I understand where you're coming from. Procrastination, anxiety, and depression often go hand in hand. In my case, last year in my college I was filled with excuses about not finishing my assignments. Slowly, my professors began to notice my incompetence. The more excuses I made, the more I lost confidence in myself, and in doing so undermined the confidence of my teachers for me. I became some sort of caricature in that the people around me stopped taking me seriously because of my inability to fulfill a promised task. It really made me question myself. I took a good look inside. Months later, I've made huge progress. Yes I still procrastinate, but little by little I tend to do it less. It's hard to believe that I'm finally within the 4.0 range this semester. The important thing is not to fight what you need to do, but to ask for grace to want to do it. Good luck.::wink::

"That which the fool does in the end, the wise man does in the beginning." --R. C. Tench

Progress is sloooowwww....

I'm in the same boat as most of the posters here. I've been a chronic procrastinator my *entire* life, but only since University have I realized how much it's damaging everything. I've gotten better slowly, as I used to do no work, stay up until 4 in the morning, not take good care of myself hygenically, not work out, etc. And most of that stuff I don't do anymore. Still, the schoolwork always ends up being done the night before, and sometimes it's a really really really bad thing. I find that my motivation goes in waves. I'll be really good for a week and a half, and then suddenly I'll stop doing anything. I'm trying to find ways to stop that fall-off.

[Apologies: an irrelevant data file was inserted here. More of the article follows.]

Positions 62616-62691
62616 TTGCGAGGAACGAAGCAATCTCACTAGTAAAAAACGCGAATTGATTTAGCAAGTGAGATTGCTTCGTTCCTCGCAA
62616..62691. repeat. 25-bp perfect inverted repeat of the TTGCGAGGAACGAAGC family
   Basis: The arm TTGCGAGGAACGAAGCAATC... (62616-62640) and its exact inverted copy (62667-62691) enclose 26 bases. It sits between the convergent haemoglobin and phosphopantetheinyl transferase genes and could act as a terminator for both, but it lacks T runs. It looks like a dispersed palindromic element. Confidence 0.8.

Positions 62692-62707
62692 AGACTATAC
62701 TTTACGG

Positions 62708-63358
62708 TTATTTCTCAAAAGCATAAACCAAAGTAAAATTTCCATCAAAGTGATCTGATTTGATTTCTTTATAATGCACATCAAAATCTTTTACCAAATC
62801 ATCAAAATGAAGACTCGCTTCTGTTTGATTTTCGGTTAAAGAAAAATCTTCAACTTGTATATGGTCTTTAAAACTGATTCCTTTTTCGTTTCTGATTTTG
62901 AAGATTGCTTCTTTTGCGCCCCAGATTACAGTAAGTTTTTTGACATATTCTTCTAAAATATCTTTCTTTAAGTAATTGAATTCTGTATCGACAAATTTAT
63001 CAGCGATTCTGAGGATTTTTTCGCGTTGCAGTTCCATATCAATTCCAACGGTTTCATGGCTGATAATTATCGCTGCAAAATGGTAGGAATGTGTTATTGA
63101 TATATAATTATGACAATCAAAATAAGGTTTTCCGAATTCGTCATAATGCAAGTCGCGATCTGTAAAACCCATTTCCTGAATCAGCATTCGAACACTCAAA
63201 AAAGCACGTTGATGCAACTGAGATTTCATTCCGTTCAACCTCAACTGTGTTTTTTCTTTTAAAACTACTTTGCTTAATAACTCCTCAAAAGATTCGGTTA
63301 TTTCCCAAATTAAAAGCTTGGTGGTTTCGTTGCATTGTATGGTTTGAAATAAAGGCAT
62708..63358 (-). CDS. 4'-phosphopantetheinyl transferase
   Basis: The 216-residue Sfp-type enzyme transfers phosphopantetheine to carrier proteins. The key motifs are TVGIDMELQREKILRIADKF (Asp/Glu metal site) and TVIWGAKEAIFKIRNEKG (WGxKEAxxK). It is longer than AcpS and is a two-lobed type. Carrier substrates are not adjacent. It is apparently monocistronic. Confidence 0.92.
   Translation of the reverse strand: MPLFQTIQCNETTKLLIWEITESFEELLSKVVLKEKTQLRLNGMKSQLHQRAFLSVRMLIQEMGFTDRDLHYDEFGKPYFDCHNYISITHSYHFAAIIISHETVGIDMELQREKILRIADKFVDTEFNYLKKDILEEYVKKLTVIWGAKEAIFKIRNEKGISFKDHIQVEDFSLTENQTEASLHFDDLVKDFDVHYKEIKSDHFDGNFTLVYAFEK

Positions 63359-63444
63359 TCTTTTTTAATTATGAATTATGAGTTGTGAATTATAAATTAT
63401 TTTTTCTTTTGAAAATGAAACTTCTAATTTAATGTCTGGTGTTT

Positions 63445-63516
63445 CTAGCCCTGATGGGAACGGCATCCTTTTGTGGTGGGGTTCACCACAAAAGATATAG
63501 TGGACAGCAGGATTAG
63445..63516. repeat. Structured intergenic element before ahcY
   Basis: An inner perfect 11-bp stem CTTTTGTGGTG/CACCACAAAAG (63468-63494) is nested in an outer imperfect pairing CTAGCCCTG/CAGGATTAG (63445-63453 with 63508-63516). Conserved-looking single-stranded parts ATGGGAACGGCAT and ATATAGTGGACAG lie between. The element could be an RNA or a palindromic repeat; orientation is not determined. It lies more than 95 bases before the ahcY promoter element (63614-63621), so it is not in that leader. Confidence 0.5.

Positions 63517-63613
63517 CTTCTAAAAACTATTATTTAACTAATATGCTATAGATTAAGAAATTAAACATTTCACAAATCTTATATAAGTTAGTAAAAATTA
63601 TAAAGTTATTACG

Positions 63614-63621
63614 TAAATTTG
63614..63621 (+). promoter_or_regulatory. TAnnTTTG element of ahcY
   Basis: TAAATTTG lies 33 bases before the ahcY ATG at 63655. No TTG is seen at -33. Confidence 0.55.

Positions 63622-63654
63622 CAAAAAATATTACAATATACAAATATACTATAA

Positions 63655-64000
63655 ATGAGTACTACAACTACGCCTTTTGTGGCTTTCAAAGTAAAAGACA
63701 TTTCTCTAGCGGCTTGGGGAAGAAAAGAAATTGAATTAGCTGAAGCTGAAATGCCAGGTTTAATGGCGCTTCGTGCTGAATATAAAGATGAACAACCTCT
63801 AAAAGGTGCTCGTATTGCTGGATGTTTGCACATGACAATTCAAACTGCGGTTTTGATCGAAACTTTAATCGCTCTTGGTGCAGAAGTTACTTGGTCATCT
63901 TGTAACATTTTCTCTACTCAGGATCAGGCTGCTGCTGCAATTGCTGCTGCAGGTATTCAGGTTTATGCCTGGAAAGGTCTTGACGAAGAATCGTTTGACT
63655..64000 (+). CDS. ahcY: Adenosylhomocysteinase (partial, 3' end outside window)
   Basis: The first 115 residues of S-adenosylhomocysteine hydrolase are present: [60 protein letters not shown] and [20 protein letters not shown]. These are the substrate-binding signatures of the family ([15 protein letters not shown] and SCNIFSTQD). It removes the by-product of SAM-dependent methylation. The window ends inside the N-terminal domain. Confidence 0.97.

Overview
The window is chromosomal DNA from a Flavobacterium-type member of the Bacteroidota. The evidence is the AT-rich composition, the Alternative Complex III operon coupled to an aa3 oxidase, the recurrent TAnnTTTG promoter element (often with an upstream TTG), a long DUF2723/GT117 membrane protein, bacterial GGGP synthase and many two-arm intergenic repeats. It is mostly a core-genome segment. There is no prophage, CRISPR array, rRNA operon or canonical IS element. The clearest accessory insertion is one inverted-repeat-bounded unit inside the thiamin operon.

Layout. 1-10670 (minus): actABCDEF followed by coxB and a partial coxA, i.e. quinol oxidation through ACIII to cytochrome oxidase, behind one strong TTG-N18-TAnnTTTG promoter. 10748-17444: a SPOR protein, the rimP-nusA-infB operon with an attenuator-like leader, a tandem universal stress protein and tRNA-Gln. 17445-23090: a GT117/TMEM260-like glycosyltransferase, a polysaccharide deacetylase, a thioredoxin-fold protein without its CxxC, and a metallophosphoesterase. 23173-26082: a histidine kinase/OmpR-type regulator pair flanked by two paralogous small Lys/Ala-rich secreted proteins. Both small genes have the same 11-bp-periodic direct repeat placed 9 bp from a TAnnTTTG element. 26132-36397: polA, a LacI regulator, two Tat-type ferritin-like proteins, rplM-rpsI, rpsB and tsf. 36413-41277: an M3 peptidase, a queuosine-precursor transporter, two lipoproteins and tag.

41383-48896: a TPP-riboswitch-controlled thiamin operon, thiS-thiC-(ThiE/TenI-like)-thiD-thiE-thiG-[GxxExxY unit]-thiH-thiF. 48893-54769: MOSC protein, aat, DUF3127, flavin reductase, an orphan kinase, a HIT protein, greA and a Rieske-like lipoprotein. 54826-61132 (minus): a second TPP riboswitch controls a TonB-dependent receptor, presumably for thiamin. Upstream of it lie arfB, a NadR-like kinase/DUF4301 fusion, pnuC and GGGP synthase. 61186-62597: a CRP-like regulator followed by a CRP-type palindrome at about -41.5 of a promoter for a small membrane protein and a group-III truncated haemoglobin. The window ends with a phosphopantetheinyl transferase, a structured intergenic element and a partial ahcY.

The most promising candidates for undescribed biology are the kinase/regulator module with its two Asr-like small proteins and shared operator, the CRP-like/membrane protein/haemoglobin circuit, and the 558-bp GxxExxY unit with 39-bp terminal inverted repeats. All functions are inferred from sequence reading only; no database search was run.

Anyways, it's good to hear everyone else's stories. Cheers.

- Gilvado

Keep starting!

"I'm trying to find ways to stop that fall-off."

Don't worry about stopping the fall-off -- we all have good days and bad days, and there's nothing we can do about that.  Instead, work on getting "back on" quickly and easily.  When the world deals you a surprise, you can get back on the right track and get some more stuff done.

Falling out of new habits is inevitable.  Having the persistence to start again soon will help you keep moving forward.

-- flexiblefine